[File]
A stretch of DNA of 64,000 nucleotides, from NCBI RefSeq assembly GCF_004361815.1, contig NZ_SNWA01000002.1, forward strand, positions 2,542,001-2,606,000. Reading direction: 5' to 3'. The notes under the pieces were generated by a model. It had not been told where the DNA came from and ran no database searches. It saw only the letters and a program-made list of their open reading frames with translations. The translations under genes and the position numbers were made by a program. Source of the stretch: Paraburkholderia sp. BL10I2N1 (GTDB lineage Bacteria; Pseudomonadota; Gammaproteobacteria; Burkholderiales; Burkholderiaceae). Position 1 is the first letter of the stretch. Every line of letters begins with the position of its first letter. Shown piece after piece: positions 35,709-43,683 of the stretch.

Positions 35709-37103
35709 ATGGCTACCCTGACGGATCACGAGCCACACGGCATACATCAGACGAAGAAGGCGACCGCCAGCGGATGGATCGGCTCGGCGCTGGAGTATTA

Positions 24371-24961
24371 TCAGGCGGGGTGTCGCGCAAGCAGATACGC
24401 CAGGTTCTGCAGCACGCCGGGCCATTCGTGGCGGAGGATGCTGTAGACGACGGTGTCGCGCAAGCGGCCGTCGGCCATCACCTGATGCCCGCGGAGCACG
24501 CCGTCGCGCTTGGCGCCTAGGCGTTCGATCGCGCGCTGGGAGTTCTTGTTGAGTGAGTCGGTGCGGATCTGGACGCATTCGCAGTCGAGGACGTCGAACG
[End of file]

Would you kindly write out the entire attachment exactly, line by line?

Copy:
A stretch of DNA of 64,000 nucleotides, from NCBI RefSeq assembly GCF_004361815.1, contig NZ_SNWA01000002.1, forward strand, positions 2,542,001-2,606,000. Reading direction: 5' to 3'. The notes under the pieces were generated by a model. It had not been told where the DNA came from and ran no database searches. It saw only the letters and a program-made list of their open reading frames with translations. The translations under genes and the position numbers were made by a program. Source of the stretch: Paraburkholderia sp. BL10I2N1 (GTDB lineage Bacteria; Pseudomonadota; Gammaproteobacteria; Burkholderiales; Burkholderiaceae). Position 1 is the first letter of the stretch. Every line of letters begins with the position of its first letter. Shown piece after piece: positions 35,709-43,683 of the stretch.

Positions 35709-37103
35709 ATGGCTACCCTGACGGATCACGAGCCACACGGCATACATCAGACGAAGAAGGCGACCGCCAGCGGATGGATCGGCTCGGCGCTGGAGTATTA

Positions 24371-24961
24371 TCAGGCGGGGTGTCGCGCAAGCAGATACGC
24401 CAGGTTCTGCAGCACGCCGGGCCATTCGTGGCGGAGGATGCTGTAGACGACGGTGTCGCGCAAGCGGCCGTCGGCCATCACCTGATGCCCGCGGAGCACG
24501 CCGTCGCGCTTGGCGCCTAGGCGTTCGATCGCGCGCTGGGAGTTCTTGTTGAGTGAGTCGGTGCGGATCTGGACGCATTCGCAGTCGAGGACGTCGAACG